After explaining the main concepts and promises of the Predictive Brain (PB) idea in Part 1 (you may want to read also the comments), it’s now time to explore its boundaries. In this post, I will not drill down into the proposed specific implementations of the idea, I will instead look at how it fits in the general picture, exploring its promise and limitations from the bird’s-eye view. The reason to do so stems from Prof. Friston’s answer to one of the questions at the LSE Event: Is the Predictive Brain theory falsifiable and if so, what kind of data would disprove it?
Friston answered in a way that I’m sure left lots of people unsatisfied, and yet he was absolutely spot-on, and I think that unpacking his answer is useful to fully understand how the PB idea may be useful. We may also learn something about scientific epistemology in the process. Friston’s answer was helpfully summarised by Micah Allen in his Q&A summary, and was something like:
I think that falsifiability is a little overrated. Not all scientific ideas need to be falsifiable. So, no: the general idea behind PB contains an element of tautology, pretty much as Natural Selection. How do you go about falsifying Natural Selection?
Unsurprisingly, the public stirred, and Prof. Holton picked up the prevailing mood by stating that he would find it difficult to endorse a theory that doesn’t try to be falsifiable. This is unfortunate, because both professors were fundamentally right, and I’m pretty sure most people in the public didn’t figure out why. In my case, I’ve been toying with related ideas for a long time, and thus the source of the misunderstanding was immediately apparent.
The short version is: neither PB nor Natural Selection are scientific theories; in fact they are both tautologies, are roughly equivalent and both can be very powerful intellectual keys to help generating fully fledged Theories. In the following paragraphs I’ll explain why they are tautologies, why they are roughly equivalent and hint at why they are nevertheless distinctively useful.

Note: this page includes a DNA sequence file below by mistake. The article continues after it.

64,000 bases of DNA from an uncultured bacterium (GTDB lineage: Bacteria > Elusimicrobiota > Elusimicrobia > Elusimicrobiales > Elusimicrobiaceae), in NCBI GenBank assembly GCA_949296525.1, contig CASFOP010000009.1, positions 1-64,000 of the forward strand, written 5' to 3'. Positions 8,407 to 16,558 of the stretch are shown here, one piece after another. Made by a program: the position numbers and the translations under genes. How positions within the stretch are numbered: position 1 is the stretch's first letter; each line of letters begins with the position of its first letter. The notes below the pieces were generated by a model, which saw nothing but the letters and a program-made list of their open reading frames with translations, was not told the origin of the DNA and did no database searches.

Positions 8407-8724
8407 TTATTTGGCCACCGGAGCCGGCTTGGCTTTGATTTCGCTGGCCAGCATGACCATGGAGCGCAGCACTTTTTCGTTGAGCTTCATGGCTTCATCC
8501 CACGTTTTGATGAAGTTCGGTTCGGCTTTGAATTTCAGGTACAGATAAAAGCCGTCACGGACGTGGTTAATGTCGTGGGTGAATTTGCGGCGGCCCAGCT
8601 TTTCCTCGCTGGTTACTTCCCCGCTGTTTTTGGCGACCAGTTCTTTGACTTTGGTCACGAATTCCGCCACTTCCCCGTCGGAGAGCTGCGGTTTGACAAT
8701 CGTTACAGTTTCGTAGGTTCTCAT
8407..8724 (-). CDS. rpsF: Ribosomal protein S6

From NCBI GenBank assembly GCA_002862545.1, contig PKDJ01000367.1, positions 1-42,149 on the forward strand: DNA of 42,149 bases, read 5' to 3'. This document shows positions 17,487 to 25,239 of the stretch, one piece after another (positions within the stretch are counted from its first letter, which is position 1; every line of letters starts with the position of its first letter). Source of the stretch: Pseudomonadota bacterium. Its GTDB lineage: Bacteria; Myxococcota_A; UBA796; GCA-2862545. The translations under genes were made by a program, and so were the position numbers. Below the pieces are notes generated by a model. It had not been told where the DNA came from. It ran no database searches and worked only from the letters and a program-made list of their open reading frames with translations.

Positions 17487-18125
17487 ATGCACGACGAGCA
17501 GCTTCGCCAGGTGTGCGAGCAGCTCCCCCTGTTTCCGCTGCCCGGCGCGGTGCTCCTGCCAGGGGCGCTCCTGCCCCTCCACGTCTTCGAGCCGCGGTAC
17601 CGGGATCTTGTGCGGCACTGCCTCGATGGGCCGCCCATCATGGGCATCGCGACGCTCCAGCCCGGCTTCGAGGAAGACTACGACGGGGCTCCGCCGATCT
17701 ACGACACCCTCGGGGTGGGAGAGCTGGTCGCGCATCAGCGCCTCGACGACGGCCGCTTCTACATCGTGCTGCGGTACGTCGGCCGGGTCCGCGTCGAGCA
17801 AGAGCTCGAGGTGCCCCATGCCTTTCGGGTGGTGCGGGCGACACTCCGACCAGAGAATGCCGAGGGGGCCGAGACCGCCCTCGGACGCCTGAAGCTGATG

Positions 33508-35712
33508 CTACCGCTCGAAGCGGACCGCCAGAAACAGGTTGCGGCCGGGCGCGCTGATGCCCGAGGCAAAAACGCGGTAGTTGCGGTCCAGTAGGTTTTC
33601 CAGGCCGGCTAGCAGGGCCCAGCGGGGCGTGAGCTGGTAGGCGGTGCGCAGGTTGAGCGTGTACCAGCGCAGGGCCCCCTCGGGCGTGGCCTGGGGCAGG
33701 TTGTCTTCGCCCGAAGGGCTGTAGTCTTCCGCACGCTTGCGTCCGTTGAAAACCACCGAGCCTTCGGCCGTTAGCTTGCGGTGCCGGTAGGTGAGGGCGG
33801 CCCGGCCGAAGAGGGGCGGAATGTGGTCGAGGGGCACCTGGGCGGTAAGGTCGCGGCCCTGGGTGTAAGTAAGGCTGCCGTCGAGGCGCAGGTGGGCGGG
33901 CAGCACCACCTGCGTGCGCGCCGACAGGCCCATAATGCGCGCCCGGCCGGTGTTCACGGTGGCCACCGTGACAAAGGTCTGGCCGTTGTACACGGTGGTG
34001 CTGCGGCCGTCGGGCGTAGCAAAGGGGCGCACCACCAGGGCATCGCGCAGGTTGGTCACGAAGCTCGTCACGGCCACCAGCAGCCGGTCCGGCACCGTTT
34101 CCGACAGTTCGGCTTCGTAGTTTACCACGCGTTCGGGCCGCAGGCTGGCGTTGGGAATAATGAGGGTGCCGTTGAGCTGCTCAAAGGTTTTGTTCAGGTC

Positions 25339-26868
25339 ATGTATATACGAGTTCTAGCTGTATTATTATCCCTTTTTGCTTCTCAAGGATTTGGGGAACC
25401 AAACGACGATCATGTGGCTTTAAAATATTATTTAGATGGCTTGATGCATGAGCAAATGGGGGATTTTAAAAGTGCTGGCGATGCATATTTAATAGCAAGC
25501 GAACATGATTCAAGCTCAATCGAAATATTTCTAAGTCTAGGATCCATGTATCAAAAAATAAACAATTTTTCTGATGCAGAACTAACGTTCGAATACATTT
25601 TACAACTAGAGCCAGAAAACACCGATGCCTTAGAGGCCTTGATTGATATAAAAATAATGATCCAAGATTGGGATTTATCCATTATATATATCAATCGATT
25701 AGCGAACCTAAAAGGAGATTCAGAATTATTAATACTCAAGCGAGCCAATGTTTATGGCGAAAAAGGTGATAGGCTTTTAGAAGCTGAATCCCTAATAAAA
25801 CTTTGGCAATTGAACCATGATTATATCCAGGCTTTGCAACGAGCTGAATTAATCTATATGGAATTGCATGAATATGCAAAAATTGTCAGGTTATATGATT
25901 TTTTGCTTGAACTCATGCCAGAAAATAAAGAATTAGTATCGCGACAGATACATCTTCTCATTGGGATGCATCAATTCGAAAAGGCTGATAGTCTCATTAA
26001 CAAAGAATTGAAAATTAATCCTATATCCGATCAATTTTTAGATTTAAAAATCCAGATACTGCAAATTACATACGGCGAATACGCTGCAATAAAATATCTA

In Logic, Tautology is a proposition that is inevitably true. In the case of Natural Selection, it is frequently claimed that “survival of the fittest” is tautological, because “fittest” actually means, “whatever is better able to survive”, so once unpacked the principle of Natural Selection becomes: “whatever is better able to survive will survive”, who would have thought? I don’t have a problem with this seemingly dismissive interpretation, because Natural Selection is not the same as Evolutionary Theory, it is part of the theory, and at the heart of it, but nothing more than that. In particular, Evolutionary Theory can be seen as the exploration of the inevitable consequences of said Tautology, and at least in its first steps, remains tautological: “whatever is better able to survive will survive: if it is also able to self replicate, it will leave many copies of itself”. Evolutionary theory is not equivalent to these tautologies, it is made of hypotheses of how these inevitable principles manifest themselves in the world, and these hypotheses are in turn what can generate predictions. When you can make predictions, with a little luck you can also test them, and thus you get official recognition as a standard Scientific Hypothesis, which in turn will gradually become accepted as a Scientific Theory (if enough predictions appear to be valid). In the context of evolutionary theory, the foundational tautology has the function of providing a key that is useful to interpret observable reality, and thus generate concepts that help us describe what is happening: genes, replicators, heritability, and so forth. In short: there is nothing wrong in founding a scientific theory on a tautology; actually, you may even think that it is almost necessary.
Back to our predictive brains. I argue that the founding idea of the whole approach is not only a tautology, but that it is in fact essentially the same Natural Selection tautology. It applies to any structure that tends to make its own existence more likely to last (not necessarily reproduce) and can be described as follows: if a structure, by means of its own existence alone, makes it more likely that it will remain intact for more time, this structure will tend to last. I hope this is tautological enough for you.
A chain of Tautologies
In fact, Prof. Friston argues exactly this in his “Life as we know it” article (hat tip: Earl K. Miller via Twitter. Full ref is below), but goes a little further, and shows that such structures, in order to preserve their own integrity, need to appropriately respond to the variations of the surrounding environment. Crucially, in order to do so, they need to have within themselves the ability to be in a state that corresponds to the external situation. For example, using a bacterium as our “self-preserving” structure, a high external pH might require the bacterium to activate some membrane proton pumps. In order to remain intact, our single cell needs to be able to get in the “proton pumps are active” state.